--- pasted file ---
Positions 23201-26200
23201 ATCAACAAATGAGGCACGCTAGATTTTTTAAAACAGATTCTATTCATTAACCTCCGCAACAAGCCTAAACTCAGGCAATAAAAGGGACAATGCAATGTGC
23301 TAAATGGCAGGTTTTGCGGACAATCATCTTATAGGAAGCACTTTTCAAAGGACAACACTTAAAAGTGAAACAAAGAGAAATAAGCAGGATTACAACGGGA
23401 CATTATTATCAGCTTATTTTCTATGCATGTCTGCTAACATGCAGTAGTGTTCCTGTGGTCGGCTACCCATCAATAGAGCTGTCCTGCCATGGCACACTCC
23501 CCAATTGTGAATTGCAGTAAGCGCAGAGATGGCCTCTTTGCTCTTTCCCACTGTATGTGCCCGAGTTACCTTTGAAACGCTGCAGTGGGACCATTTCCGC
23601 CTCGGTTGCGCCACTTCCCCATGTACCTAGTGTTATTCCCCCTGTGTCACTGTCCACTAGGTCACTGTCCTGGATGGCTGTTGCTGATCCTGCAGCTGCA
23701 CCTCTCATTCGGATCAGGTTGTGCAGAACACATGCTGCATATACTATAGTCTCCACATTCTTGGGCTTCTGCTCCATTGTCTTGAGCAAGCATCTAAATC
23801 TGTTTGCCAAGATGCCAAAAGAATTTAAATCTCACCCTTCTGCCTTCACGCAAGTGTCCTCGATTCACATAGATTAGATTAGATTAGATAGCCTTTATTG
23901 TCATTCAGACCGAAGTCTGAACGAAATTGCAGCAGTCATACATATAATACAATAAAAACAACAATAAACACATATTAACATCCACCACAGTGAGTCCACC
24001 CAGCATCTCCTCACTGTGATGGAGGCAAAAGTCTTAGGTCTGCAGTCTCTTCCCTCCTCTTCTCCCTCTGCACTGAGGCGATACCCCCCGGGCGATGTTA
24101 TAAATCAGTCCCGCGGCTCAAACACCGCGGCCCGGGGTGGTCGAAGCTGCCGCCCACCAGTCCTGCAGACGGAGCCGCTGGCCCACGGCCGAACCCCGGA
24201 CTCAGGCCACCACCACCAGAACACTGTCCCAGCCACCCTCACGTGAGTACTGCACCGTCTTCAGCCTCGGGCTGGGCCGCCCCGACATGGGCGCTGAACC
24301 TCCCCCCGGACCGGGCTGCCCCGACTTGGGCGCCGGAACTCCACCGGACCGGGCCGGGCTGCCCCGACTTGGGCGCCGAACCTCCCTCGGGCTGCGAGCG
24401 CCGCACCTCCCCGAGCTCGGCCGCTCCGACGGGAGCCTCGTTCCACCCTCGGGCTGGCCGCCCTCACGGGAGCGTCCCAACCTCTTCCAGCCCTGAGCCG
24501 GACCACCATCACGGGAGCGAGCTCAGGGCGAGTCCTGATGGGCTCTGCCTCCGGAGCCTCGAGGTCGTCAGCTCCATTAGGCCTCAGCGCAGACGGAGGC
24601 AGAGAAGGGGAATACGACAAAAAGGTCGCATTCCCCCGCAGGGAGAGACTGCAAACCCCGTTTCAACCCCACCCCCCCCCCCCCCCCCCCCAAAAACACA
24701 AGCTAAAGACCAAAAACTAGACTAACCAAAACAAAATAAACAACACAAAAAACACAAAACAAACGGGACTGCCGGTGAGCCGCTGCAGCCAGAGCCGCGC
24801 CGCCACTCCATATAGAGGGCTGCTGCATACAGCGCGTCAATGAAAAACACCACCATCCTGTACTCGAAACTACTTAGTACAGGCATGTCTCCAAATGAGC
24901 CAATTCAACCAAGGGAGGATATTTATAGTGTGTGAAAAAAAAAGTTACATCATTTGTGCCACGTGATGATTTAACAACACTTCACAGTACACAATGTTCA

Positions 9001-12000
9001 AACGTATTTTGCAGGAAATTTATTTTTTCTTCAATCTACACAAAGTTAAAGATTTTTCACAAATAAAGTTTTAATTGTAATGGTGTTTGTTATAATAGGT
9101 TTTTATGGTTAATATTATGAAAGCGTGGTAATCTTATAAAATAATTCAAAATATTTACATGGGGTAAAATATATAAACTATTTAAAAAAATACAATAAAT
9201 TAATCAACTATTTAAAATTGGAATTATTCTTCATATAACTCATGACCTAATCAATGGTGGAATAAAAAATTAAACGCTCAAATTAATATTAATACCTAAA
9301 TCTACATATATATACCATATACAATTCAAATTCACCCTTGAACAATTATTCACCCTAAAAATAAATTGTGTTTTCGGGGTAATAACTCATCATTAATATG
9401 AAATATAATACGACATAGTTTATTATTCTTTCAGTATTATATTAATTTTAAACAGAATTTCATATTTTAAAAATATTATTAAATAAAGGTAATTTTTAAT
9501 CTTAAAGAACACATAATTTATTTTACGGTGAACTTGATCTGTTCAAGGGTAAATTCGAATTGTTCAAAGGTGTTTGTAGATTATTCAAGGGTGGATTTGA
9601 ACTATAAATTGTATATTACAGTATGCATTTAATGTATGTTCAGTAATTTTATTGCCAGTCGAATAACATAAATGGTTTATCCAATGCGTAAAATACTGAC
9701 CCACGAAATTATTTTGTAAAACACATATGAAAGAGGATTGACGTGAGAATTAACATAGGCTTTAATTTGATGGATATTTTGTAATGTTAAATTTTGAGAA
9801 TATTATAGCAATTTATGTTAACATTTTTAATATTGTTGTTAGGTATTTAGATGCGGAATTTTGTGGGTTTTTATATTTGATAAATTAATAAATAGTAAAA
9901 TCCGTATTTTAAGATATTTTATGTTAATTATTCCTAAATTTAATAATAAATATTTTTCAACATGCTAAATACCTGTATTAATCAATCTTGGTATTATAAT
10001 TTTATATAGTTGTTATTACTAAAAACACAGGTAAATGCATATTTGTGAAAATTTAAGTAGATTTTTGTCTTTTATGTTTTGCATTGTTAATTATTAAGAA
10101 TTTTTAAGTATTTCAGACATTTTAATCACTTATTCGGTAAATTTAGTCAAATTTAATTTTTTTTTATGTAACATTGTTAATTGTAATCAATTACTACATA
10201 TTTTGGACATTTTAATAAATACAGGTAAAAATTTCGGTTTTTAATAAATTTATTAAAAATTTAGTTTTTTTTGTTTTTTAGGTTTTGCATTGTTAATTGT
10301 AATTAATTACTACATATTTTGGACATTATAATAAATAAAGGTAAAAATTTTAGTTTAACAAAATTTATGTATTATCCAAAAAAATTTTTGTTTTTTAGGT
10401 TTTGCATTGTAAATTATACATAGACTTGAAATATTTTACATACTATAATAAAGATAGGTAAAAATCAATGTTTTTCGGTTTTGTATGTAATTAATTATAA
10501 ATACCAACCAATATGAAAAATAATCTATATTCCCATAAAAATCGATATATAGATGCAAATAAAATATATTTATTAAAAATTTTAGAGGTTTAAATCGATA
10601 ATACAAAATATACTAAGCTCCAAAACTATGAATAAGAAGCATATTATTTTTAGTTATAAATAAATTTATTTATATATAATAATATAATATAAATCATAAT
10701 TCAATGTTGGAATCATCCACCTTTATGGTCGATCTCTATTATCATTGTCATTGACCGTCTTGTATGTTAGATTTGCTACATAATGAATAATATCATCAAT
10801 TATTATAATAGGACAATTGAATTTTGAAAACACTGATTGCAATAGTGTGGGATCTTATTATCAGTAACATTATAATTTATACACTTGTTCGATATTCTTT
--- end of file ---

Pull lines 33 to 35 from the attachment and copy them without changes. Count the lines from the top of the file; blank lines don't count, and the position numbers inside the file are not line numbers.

10201 TTTTGGACATTTTAATAAATACAGGTAAAAATTTCGGTTTTTAATAAATTTATTAAAAATTTAGTTTTTTTTGTTTTTTAGGTTTTGCATTGTTAATTGT
10301 AATTAATTACTACATATTTTGGACATTATAATAAATAAAGGTAAAAATTTTAGTTTAACAAAATTTATGTATTATCCAAAAAAATTTTTGTTTTTTAGGT
10401 TTTGCATTGTAAATTATACATAGACTTGAAATATTTTACATACTATAATAAAGATAGGTAAAAATCAATGTTTTTCGGTTTTGTATGTAATTAATTATAA